Part One: Why Fixed Income is Different

Part One: Why Fixed Income is Different

TradingHub recognises that trade surveillance in fixed income markets presents unique challenges. To understand why, we must first identify how fixed income
markets differ from equity markets.

Crucially, whilst most companies possess only one type of common equity, they have many individual bond issuances. There are a variety of bond issues resulting from companies borrowing varying sums of money at varying times and market conditions.

For example, a company like Vodafone (VOD) has 57 individual bond issuances. The list below details how they span across multiple currencies, maturities, rates and more.

Exhibit 1 - A selection of VOD bond issuances across currencies, maturities and rates

The result of the above is that fixed income investors must focus on inventory/portfolio management to a far greater extent than their peers in other asset classes. Consider the likelihood of a buyer and seller of the same common equity to present at the same time. Now, consider an identical situation but in the context of an individual bond. The likelihood plummets: this is a critical difference that has led to divergence in market development.

The high probability of simultaneous buyers and sellers in equity markets has driven flow towards electronic venues. In this environment, the key differentiator has become the speed of execution. As a result, banks focus on providing Direct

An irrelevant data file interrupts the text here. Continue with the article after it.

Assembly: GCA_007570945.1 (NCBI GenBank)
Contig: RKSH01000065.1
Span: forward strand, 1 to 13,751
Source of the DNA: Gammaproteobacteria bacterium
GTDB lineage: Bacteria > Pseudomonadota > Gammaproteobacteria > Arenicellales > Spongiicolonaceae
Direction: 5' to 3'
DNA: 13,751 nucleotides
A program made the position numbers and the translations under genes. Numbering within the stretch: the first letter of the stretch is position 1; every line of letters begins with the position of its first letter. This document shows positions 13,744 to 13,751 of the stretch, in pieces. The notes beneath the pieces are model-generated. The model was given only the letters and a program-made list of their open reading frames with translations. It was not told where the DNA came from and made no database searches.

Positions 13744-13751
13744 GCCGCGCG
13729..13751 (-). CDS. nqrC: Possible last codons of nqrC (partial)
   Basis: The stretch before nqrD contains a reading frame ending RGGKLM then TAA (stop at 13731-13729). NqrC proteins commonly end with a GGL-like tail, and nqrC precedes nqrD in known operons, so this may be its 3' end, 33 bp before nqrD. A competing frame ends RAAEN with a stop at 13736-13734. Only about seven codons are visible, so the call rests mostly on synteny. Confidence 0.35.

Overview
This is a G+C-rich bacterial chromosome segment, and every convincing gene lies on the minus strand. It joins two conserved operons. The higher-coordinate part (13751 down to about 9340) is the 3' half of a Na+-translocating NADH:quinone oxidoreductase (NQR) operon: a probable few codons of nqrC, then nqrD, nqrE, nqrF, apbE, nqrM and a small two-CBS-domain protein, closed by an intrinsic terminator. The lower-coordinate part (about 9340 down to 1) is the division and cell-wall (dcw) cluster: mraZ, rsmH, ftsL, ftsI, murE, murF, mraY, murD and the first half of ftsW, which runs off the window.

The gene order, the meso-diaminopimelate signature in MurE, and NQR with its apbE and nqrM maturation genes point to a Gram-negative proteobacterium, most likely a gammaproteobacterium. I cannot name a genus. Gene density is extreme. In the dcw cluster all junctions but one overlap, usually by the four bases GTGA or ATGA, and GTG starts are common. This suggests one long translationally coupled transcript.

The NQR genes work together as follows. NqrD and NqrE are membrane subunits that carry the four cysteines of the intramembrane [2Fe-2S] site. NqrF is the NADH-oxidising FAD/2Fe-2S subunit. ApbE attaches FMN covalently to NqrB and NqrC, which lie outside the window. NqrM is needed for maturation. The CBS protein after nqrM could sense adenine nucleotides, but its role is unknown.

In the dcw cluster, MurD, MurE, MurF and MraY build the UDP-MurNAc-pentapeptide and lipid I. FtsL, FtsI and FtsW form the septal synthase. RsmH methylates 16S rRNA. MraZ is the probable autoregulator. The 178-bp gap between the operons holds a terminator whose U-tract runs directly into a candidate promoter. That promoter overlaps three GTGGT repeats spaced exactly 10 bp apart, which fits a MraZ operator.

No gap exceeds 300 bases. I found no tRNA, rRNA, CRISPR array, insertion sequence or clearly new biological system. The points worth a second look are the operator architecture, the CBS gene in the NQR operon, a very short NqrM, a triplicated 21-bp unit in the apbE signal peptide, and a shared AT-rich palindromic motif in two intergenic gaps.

Market Access (DMA) and potentially abusive behaviour often consists of order book manipulation and short-term momentum strategies.

Inventory management differs radically in fixed income markets, where banks must continue to act as principal. Where standardisation does emerge in fixed income, it is often to address the risk management hurdles faced by market-makers. For example, highly liquid bond futures and credit index markets provide useful proxy hedges for inventory management (they also serve the dual purpose of providing low-cost instruments for speculation).

In this environment, fixed income market-makers are managing the risk in their books as a whole. They lay-off risk from inventory changes by using bond futures (for interest rate risk) and CDX / iTraxx indices (for credit risk). Furthermore, they manage the risk of customer flow arising from the swaps market in a similar way.

Such behaviour presents the trade surveillance world with unique challenges that cannot be bolted on to legacy systems as an afterthought. There are significant pitfalls in the way these surveillance tools, originating from equity markets, fail to
understand the hedging activity and risk management in fixed income. TradingHub’s approach extends beyond the limits of these solutions.

Why cross-asset detection is the missing piece

In order to think about cross-asset abuse, we must first acknowledge the way fixed income participants manage their investments using a variety of correlated products. If we accept that two fixed income securities display sufficient price
correlation to act as effective hedges for each other, then it is an obvious extension that they can be used in concert to conduct market abuse. For example, aggressive sell orders for bond futures can be used to push down the price of similar treasuries.

The scale of the challenge is enormous: every single bond from government to corporate and every single product from bond futures to swaptions are expressions of interest rate risk. This means they will manifest significant correlation in their price evolution, prompting the question: how can you tame such complexity? The solutions provided by other vendors are not sustainable. They ask customers to maintain pairwise mappings of correlated instruments. Not only is this infeasible to maintain, but it would also not extend into the OTC derivative space.